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Could sharing help you afford a yacht or private jet?

updated 7:35 AM EDT, Tue September 17, 2013
STORY HIGHLIGHTS
  • Fractional ownership initiatives are making some expensive luxury items more affordable
  • The concept sees people pool their resources to share the likes of yachts and private jets
  • Flyvictor and Monocle are two companies helping consumers to employ the concept

(CNN) -- Nothing says you've made it in life or business quite like the glamor of a yacht or private jet.

These extravagant toys of the rich and famous are perhaps the ultimate in status symbols, good for business and a comforting boost to the ego of their wealthy proprietors.

The only problem is attaining one of these stylish items has traditionally required a shed-load of cash preceded by a healthy dose of success -- but that isn't necessarily the case anymore.

An increasing number of people are pooling their resources to buy up and then share grandiose luxury products like yachts and private jets through fractional ownership initiatives.

Is sharing the new way to travel?

"It's great to bring clients and business contacts on the boat because the boat is a place more small ... more intimate," yacht owner Dino Ballestra told CNN.

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Ballestra previously owned his vessel outright but recently sold off a 75% stake to other investors, keeping the remaining 25% for himself.

"Because the costs of running a boat are very high I'm looking to share the pleasure of the boat with a group," he explained.

See also: Are piloteless jets within reach

Fractional ownership models like those employed by Ballestra work upon the basic principle that things you don't use all the time are worth splitting costs over.

We're helping the industry to become more efficient by allowing owners to charter their aircraft
Clive Jackson, Flyvictor founder

The concept was first introduced to the field of luxury travel in the 1980's by forward-thinking firms such as Netjets, who brought together buyers to purchase private jets using a time-share-like model.

Today, internet savvy companies such as Flyvictor have constructed their own market-based version of the fractional ownership model.

"We're helping the industry to become more efficient by allowing owners to charter their aircraft through the victor platform and allowing people who want to charter a jet -- not own a jet -- and take all the benefits of flying private to and from destinations," explained Flyvictor founder, Clive Jackson.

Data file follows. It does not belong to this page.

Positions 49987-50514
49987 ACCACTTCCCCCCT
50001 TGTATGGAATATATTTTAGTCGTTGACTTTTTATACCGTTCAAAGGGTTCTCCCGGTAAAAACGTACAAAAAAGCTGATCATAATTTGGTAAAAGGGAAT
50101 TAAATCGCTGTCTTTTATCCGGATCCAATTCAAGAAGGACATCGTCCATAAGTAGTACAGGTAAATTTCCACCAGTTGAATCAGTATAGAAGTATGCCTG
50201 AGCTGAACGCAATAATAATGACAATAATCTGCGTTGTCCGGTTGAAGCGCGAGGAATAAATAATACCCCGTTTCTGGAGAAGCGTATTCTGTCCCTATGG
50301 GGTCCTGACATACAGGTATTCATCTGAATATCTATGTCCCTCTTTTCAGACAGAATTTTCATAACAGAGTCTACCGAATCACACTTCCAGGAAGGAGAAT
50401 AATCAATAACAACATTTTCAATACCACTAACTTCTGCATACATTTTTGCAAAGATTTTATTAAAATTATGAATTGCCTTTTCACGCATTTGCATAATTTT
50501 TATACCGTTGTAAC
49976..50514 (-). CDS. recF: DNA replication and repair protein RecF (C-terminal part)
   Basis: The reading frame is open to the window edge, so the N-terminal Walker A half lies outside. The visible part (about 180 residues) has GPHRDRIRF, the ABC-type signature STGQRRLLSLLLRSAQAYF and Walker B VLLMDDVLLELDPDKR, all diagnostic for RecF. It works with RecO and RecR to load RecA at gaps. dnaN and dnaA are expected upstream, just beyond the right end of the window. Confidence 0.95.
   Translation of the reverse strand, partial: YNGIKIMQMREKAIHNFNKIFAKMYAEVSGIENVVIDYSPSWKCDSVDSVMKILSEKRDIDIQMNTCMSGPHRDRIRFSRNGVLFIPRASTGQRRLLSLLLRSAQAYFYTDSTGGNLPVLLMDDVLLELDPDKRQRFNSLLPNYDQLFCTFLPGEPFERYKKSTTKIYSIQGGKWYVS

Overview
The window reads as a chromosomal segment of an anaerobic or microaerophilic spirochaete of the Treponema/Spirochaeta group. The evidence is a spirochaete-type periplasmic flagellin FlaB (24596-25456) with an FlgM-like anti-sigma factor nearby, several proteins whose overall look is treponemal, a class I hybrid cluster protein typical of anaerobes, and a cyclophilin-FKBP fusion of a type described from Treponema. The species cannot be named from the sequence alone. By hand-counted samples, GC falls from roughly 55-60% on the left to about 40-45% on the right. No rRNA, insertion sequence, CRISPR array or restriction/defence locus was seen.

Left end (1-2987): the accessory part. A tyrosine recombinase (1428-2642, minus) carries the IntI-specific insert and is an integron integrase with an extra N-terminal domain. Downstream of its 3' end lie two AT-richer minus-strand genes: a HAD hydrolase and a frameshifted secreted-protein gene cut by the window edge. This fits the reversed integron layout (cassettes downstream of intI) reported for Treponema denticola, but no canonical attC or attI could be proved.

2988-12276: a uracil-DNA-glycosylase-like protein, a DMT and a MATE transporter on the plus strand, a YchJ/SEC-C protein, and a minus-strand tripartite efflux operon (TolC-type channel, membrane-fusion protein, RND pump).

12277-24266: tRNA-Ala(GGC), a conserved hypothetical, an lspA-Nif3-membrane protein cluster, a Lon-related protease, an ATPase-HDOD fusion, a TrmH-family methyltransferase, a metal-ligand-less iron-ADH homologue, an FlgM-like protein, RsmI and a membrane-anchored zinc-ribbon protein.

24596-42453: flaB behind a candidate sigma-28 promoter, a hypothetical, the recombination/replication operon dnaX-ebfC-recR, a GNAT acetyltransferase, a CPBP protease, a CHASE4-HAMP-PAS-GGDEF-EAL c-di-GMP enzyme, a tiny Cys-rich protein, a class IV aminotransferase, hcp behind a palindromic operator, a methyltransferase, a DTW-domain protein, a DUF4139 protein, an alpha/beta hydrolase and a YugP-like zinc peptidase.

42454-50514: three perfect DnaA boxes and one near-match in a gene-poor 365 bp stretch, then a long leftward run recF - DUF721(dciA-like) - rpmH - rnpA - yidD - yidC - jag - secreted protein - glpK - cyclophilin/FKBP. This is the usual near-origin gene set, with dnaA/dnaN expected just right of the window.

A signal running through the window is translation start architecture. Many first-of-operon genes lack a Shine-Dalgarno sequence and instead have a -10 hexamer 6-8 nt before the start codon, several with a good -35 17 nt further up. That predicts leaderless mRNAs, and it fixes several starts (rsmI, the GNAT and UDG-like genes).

Flyvictor's website acts as a forum where owners or co-owners can advertise their jets for charter or hire. Those looking to fly solo or band together with fellow travelers meanwhile can browse to see what's on offer.

Customers are never guaranteed to get exactly what they are after but if they're lucky they may be able to pick up a bargain.

"Everyone likes to do deals, particularly the ultra high-net-worths, so if they can find an empty aircraft flying back for $50,000 dollars then why not, and if they can't they'll book a full fare aircraft," said Jackson.

See also: Luxury jet makers take the long view

These same principles of savings and efficiency are at the core of yachting company, Monocle, which aims to bring fractional ownership to the high seas.

According to Monocle president, Loren Simkowitz, sharing guarantees the benefits of ownership without the hassle and expense of full management.

People don't want to be tied down to an asset they use infrequent(ly)
Loren Simkowitz, Monocle

"It's the high cost ... that drives people out of yachting," he said. "Most people use (a yacht they purchase) three to four weeks a year. The rest of the time it sits around as an idle asset depreciating. You spend more time managing the boat than your business," he added.

With an increasing number of high-net-worth individuals looking to save money where they can, Simkowitz believes those opting for fractional ownership plans will only increase in the coming years.

"I think it's the wave of the future," he continued. "People are much more fiscally prudent with their money. People don't want to be tied down to an asset they use infrequently. They're smarter than they were in 2000," he added.

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